Jewish World Review Sept. 2, 2004 / 16 Elul, 5764
If Kerry can't win over vets, he's in big trouble
The American Legion's national convention is taking place in Nashville. But for John Kerry, appearing before the veterans represents a Houston Moment.
Forty-four years ago, Kerry's idol, John Kennedy, traveled to Houston to convince a gathering of Southern ministers that a Massachusetts Catholic could be President. Today, the new JFK has to convince skeptical Legionnaires that a Massachusetts liberal is fit for the job.
Kerry's reception by the Veterans of Foreign Wars, on Aug. 18, put him on notice; many veterans have not forgiven him for trashing the Vietnam War back in the 1970s. Some walked out of his speech. A few turned their backs in protest. The majority listened politely but responded with only tepid applause.
Since the VFW convention, Kerry has absorbed two weeks of brutal personal attacks by the Swift Boat Veterans for Truth. Their newest ad recalls how Kerry once tossed away his military decorations.
The campaign by the Swifties has made a shambles of the war-hero strategy launched at the Democratic convention. Kerry's Swift boat was supposed to speed through the political waters at full steam. Instead, it is foundering. He has been forced to retract his legendary Christmas-in-Cambodia epiphany, and he's under pressure to release his official military records and Vietnam diaries. Most Vietnam vets don't believe that he lied about his military service, exactly, but they are no longer sure he was telling the whole truth, either.
What they are sure of is that Kerry once attacked their war as a criminal enterprise and threw away his decorations. "How can the man who renounced his country's symbols now be trusted?" asks the ad.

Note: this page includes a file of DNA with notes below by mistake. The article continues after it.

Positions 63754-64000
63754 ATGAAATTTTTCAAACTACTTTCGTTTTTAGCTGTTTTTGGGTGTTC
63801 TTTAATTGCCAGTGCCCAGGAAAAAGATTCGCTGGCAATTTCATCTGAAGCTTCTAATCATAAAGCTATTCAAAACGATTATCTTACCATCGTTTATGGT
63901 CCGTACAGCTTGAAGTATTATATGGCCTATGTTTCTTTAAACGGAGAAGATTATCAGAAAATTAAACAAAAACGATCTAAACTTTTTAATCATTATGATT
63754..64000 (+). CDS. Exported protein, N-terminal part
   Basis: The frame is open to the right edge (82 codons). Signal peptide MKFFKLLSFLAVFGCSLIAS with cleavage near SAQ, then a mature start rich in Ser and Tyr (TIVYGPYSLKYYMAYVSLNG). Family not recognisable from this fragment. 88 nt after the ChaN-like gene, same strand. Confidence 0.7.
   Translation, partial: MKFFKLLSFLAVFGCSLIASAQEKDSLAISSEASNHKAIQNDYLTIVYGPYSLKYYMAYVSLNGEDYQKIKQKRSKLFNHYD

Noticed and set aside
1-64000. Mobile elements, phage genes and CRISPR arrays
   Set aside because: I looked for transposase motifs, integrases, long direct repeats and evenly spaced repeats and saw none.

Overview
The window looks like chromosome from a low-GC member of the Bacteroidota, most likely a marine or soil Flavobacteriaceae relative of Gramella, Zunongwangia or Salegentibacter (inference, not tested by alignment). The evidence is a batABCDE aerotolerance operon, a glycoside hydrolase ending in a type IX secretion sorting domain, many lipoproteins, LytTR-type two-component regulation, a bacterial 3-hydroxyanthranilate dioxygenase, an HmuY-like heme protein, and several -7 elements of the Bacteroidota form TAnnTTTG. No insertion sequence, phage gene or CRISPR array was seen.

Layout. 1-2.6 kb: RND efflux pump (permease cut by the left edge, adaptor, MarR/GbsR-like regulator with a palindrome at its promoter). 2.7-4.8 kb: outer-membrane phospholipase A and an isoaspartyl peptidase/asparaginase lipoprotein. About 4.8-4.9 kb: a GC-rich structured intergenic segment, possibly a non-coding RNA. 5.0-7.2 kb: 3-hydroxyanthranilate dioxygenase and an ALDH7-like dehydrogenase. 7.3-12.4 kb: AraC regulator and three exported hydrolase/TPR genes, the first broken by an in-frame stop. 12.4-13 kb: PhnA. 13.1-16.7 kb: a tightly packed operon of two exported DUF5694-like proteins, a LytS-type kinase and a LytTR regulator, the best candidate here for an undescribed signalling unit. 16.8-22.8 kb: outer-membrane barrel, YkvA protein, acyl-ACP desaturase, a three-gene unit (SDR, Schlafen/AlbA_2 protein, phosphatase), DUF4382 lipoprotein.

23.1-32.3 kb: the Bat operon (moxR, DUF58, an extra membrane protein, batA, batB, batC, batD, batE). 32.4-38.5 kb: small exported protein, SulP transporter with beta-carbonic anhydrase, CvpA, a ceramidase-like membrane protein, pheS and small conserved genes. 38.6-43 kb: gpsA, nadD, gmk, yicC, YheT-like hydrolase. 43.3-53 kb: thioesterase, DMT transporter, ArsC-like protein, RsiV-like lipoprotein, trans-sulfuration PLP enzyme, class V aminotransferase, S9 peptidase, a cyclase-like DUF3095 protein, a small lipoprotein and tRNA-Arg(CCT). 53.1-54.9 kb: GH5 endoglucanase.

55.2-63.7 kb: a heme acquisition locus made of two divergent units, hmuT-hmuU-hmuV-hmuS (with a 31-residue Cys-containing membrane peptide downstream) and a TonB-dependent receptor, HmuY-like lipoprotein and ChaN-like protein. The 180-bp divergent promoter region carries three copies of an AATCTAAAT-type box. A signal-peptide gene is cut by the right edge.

Sophisticates may scoff, but legionnaires take patriotic symbols very seriously. Yesterday, they gave President Bush a huge ovation simply for proclaiming that the "the flag must be cherished and protected." Actually, this declaration was less innocuous than it sounds. One of the legion's traditional objectives is a constitutional amendment making it illegal to desecrate the flag. Bush supports this. Kerry, for typically convoluted reasons, opposes it.
The American Legion is officially nonpartisan. But in the words of spokesman Joe March, the group is "far from nonpolitical." Roughly 85% of the 4 million members and affiliates vote. Not only that, they vote where it matters. The biggest concentration is in the swing state of Pennsylvania. Legionnaires are also a force in Florida, Ohio and California, a supposedly safe Democratic state now increasingly in play.
Two weeks ago, the legion's outgoing commander, John Brieden, called the controversy over Kerry's war record and anti-war activism a "nonissue." It would be more accurate to say that Kerry's problem with the legion predates the Swiftie attacks. In his 1971 book "The New Soldier," Kerry snidely predicted his generation of vets would not "readily join the American Legion." But they did.
Kerry desperately needs to convince these vets and the millions they represent that he may be a Massachusetts liberal but he no longer holds them, their war and their values in contempt; that he is, in short, patriotic enough (by their definition) to be a wartime President.
Back in 1960, John Kennedy charmed the Baptist preachers of Houston, carried Texas and won the election. The event became a political milestone. If Kerry can make his case, Nashville could go down as a similar iconic moment. If not, Kerry may make a different kind of history - as the first recorded political fatality of Legionnaires' disease.
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JWR contributor Zev Chafets is a columnist for The New York Daily News. Comment by clicking here.
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